As the year 2011 ends, there are several good year-end reviews about racial justice, this video from Colorlines and this post from a David J. Leonard writing at New Black Man, are both excellent.  We here at Racism Review offer this as our own brief, and necessarily incomplete, recap of some of the notable events in the struggle for racial justice. Be sure to scroll all the way to the end, there are some victories there, too ~ and a challenge for you at the end.

We lost some fierce champions and scholar-activists:

  • Manning Marable, aged 60, died in April, just days before his epic biography of Malcolm X was published.
  • Derrick Bell, aged 80, a founder of critical race theory who famously resigned his tenured position at Harvard Law School in protest over their failure to hire any women of color, died in October.

Lots of things happened in 2011 which illustrate just how entrenched racial inequality (still) is, including:

  • the execution of Troy Davis and the ongoing racism of the New Jim Crow. I argued here at the time of Davis’ execution that the U.S. death penalty is akin to the American practice of lynching in which black and brown people, especially men, are executed in disproportionately high numbers as a means of social control.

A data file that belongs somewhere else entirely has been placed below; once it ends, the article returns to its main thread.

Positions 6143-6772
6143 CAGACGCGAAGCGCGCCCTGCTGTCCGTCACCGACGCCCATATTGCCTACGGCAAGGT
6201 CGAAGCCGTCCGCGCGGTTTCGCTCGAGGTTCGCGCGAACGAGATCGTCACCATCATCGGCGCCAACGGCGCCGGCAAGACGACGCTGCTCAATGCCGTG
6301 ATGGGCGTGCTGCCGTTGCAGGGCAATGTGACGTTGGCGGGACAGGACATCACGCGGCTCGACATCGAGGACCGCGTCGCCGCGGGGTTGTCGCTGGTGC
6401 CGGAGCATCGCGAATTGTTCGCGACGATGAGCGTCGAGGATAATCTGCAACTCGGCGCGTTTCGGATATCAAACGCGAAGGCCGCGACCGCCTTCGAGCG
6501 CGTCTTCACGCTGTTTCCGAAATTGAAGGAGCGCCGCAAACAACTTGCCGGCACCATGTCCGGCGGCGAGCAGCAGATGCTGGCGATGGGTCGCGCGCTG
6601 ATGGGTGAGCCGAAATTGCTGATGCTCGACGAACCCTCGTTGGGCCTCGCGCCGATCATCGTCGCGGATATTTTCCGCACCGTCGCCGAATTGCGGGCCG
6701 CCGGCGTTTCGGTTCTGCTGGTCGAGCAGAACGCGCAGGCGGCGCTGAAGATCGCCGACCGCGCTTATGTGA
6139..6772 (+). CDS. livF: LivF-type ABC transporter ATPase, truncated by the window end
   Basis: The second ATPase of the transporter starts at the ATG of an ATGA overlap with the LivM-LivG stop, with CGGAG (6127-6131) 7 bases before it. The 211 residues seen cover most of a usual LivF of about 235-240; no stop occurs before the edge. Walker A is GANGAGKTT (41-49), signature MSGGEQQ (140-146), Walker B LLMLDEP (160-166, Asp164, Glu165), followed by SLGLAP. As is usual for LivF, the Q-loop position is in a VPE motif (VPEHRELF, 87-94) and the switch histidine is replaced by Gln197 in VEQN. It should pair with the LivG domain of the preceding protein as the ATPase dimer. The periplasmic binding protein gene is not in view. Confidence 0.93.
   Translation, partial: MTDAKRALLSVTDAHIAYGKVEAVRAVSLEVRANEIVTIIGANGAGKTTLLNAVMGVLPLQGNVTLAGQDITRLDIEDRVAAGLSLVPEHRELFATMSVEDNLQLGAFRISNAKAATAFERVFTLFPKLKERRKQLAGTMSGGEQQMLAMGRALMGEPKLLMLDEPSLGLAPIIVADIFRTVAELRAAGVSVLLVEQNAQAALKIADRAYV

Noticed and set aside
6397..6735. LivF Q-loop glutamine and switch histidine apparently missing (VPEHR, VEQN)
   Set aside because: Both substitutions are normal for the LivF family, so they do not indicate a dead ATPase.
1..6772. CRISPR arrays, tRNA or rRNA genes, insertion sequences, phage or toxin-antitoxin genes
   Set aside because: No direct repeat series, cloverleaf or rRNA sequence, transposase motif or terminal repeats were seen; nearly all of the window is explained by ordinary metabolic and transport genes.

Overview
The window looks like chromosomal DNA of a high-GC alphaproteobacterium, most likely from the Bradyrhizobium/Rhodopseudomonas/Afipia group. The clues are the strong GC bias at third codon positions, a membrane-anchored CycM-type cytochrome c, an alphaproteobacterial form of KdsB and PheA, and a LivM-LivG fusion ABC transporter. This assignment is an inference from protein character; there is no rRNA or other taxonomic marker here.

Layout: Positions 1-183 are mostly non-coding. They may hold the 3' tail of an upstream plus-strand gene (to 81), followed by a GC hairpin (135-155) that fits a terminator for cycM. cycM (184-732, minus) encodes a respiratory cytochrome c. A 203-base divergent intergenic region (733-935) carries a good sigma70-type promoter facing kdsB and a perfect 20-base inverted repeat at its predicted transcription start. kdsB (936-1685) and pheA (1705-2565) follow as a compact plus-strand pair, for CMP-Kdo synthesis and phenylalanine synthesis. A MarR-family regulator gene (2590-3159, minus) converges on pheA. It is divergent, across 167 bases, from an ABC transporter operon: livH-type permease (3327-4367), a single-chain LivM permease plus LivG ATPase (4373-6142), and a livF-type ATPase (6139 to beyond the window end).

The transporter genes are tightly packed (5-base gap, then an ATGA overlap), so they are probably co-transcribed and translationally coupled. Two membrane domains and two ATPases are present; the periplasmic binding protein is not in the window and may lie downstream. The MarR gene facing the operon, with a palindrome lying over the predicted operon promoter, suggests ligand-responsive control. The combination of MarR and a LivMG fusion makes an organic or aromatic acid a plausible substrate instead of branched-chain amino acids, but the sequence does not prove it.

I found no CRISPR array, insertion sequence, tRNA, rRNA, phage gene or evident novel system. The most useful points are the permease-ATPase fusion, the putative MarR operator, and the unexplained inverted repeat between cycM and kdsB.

• the Occupy Wall Street movement, initiated and led predominantly by white people, missed the racial significance of the “occupy” terminology, and thereby missed an opportunity to galvanize a movement across racial boundaries.  Dick Gregory said in October that the Occupy movement had a ‘whiff’ of the civil rights movement, with a key difference: “The difference between this movement and our movement is that white people — rich, poor, educated — are born with 300 years of white privilege. So there are certain things that you don’t do to me when you’re born with privileges. When it was us, the cops could do anything they wanted to. You can’t do these children like this.”
  • the racism in presidential politics has been off the hook this year, with the Republicans on center stage as they search for a viable opponent to defeat President Obama.  This is not to say that Democrats are not capable of practicing racism in the service of a political goal, it’s just that the Republicans have been taking up all the air time. From the buffoonery of Herman Cain and the strategic racism of his Koch brothers’ supporters, to the ‘food stamp president’ racism of Newt Gingrich, to the white-supremacist-supported campaign of Ron Paul, it’s been an epic year for racism in presidential politics.